In David Kinnaman’s books Unchristian and You Lost Me, he details the saga of why young adults leave the church. While Unchristian is focused primarily the way those outside of the church see Christianity (i.e., Christians are hypocritical, they care only about people getting saved, their sexual ethic is too prudish/antihomosexual, Christians are sheltered, judgmental, too political, etc.), You Lost Me is focused on the issue of church drop outs (many of which coincide with the research from Unchristian). While the issue of why younger people leave the church is not new, it is still something with which the church needs to wrestle.
In You Lost Me, Kinnaman gives the profile of the “Exile.” Kinnaman defines the Exiles as “those who grew up in the church and are now physically or emotionally disconnected in some way, but who also remain energized to pursue God-honoring lives.” For an important part of my own journey, I resonate with the Exile. Toward the end of 2017 and into 2018, I found myself in conflict with leaders at the church I was attending at the time. To keep the story short, I was a small group leader but had people from other churches in it. We had been meeting as a group like that for over a year when the small group pastor suddenly approached one of those member’s fiancé saying that she would need to find a new small group. When the fiancé asked why, the small group pastor said it was because he was about to implement a new policy that if small group members didn’t attend this church, they wouldn’t be allowed to be part of small groups associated with the church.
I found out about this new policy through this girl in my small group and was taken aback; no one had talked to me about this issue before. I sat down with the small group pastor and tried to come to an understanding and compromise, but the conversation led to if I wasn’t going to support the decision, I would be asked to step down. Ultimately, I decided to step out and in doing so, I stepped out of the church emotionally and spiritually.
There were some others who were part of another group this pastor led who were asked to leave because they didn’t attend the church (although they had been part of his small group for many years). One of them contacted me about starting a new group that consisted of them, to which I reluctantly agreed, but half-jokingly called ourselves the “Exiles.” This began a journey of disillusionment with the church; although I never stopped attending physically, I may as well have stopped that as well.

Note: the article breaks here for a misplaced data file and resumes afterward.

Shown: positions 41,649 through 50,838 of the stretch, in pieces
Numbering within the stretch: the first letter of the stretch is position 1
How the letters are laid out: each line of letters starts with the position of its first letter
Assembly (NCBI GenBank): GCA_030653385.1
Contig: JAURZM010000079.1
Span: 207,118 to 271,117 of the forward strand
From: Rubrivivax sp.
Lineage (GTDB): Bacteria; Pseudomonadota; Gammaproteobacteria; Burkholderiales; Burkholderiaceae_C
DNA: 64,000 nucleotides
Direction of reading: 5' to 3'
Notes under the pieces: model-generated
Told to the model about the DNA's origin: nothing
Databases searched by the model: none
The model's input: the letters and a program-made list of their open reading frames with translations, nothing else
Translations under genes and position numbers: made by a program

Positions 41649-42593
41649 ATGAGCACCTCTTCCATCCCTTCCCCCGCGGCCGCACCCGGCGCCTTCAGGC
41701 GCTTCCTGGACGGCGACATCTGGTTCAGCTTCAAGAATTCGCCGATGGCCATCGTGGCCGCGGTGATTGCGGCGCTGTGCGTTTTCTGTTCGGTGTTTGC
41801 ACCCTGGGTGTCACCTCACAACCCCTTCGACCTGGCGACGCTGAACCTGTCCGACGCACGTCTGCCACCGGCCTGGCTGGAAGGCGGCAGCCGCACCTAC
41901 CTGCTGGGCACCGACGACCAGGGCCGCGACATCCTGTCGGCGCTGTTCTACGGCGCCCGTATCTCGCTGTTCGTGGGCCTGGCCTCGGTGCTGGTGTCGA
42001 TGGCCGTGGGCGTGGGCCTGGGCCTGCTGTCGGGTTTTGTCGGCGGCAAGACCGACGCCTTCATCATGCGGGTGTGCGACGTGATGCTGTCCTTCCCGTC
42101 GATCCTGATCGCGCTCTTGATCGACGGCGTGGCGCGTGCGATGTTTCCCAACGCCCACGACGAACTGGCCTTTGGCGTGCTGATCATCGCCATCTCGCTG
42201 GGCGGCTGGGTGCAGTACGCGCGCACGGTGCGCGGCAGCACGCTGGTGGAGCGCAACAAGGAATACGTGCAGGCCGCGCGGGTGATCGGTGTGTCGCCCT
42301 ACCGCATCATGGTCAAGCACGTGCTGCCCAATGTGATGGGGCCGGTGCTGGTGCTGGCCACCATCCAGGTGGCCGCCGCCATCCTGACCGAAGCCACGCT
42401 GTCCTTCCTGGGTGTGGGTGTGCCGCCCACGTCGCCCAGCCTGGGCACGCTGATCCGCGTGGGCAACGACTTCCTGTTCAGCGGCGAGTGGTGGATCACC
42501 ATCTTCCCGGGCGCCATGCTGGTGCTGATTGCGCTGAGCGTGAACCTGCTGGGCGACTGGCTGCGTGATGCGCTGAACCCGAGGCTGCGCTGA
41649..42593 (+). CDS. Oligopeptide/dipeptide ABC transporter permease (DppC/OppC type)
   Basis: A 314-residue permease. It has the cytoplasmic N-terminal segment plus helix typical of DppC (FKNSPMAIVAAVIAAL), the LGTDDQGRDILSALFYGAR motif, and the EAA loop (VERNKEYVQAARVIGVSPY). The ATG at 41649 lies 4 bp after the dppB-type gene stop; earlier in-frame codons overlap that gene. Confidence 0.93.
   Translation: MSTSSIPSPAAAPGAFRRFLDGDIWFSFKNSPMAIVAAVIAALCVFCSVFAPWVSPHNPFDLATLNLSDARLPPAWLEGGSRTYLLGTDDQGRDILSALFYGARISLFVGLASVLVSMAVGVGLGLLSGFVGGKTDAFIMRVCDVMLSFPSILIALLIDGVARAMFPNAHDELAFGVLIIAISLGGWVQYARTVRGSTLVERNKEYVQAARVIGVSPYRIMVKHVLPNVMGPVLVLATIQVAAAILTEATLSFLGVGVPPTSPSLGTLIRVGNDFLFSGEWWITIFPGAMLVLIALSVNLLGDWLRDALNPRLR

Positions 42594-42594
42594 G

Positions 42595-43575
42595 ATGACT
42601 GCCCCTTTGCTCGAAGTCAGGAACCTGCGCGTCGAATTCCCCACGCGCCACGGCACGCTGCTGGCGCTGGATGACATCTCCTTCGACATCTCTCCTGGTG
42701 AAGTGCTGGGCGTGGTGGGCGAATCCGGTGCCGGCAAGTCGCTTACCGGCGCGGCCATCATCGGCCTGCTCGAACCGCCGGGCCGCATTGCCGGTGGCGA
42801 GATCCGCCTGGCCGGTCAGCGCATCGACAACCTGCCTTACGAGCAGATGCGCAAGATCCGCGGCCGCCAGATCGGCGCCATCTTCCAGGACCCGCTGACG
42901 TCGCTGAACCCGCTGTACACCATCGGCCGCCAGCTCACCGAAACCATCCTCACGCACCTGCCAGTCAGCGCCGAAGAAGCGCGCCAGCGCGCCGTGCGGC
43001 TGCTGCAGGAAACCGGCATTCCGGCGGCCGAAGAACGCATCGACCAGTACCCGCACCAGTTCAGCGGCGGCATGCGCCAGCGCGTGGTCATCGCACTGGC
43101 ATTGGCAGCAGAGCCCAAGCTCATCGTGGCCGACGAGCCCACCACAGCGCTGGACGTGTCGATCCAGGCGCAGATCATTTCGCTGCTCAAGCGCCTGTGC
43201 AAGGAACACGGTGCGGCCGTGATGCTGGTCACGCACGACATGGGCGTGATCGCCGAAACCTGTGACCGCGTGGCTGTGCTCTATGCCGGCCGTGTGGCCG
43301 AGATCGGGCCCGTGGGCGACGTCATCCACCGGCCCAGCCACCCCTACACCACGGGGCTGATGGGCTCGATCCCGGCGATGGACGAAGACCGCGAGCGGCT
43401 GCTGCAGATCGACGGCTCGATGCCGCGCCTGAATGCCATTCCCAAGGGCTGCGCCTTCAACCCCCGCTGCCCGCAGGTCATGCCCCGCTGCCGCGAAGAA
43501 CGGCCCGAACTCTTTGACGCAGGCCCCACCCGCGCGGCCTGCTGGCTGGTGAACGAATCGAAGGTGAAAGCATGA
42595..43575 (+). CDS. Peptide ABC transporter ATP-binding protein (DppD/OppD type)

But what hurt so much during this time was feeling as if I had lost my identity. I had grown up in the church and the church was my life. To paraphrase Paul, I was the “General Baptist of General Baptists.” But the reality is the extent to which I loved the church far exceeded the love I had for Christ, something I didn’t realize until I suddenly had no foundation for my identity. So for me, when the church had metaphorically (and not so metaphorically) given me two middle fingers and said “Don’t let the door hit you on the way out,” I didn’t know what to do. My cynicism toward the church grew and I felt alone in a way I couldn’t explain.
And then a random conversation at Shake Shack occurred.
My housemates in Hong Kong are all Christians and, at some point, had been connected with the small group pastor I mentioned earlier (one of them was still part of his small group at the time before he moved to Oxford). As a household, we had made a commitment to meet up once a week to check in with one another and see where we were spiritually. I initially wanted nothing to do with it because of the angst I felt toward anything Christian. One night, I suggested that instead of meeting at our flat, we go to Shake Shack (with the hopes that the conversation wouldn’t make it to anything spiritual) and to an extent it worked. Somehow we got onto the topic of political assassination and whether it was ethical, when my housemate brought up Dietrich Bonhoeffer. In the past, we had talked about Bonhoeffer quite a bit and I wanted more context to the question we were asking. So I downloaded Eric Metaxas’s Bonhoeffer and began to read.
This journey through Nazi Germany and the life of one of Christianity’s greatest figures ultimately brought me out of my spiritual exile and onto the path I’m now pursuing. The question I kept asking myself during my time of exile was, “What is the church?” and I would argue that ultimately, this is the question that Bonhoeffer pursued until his death. To journey with Bonhoeffer’s questions in conjunction with my own was key to bringing new life to my spiritual journey.
What are we supposed to do with young people who leave the church? Although every story is different, here are some of my observations from my own time of walking the path of the exile (and as the resident 28-year-old):
- Connect people to the greater story. For people in their 20s and 30s, there is an inherent need to belong to something bigger than ourselves. Show us that we aren’t alone in our search and where our story fits into the grand scheme.
- Allow space to wrestle with tough questions. During our weekly housemate meetings, we always gave each other space to ask the tough questions. We expressed our doubts and struggles to one another and although it was rare to have an answer to a question, being able to process it was important.
- Don’t give up on us. It would have been so easy for my housemates to get tired of me during my time of exile (even I was sick and tired of me during that time). But they continued to show love and compassion toward me and never stopped. I wasn’t a project; I was (and still am) their brother.
 David Kinnaman, You Lost Me, Grand Rapids: Baker Books (2011), 75.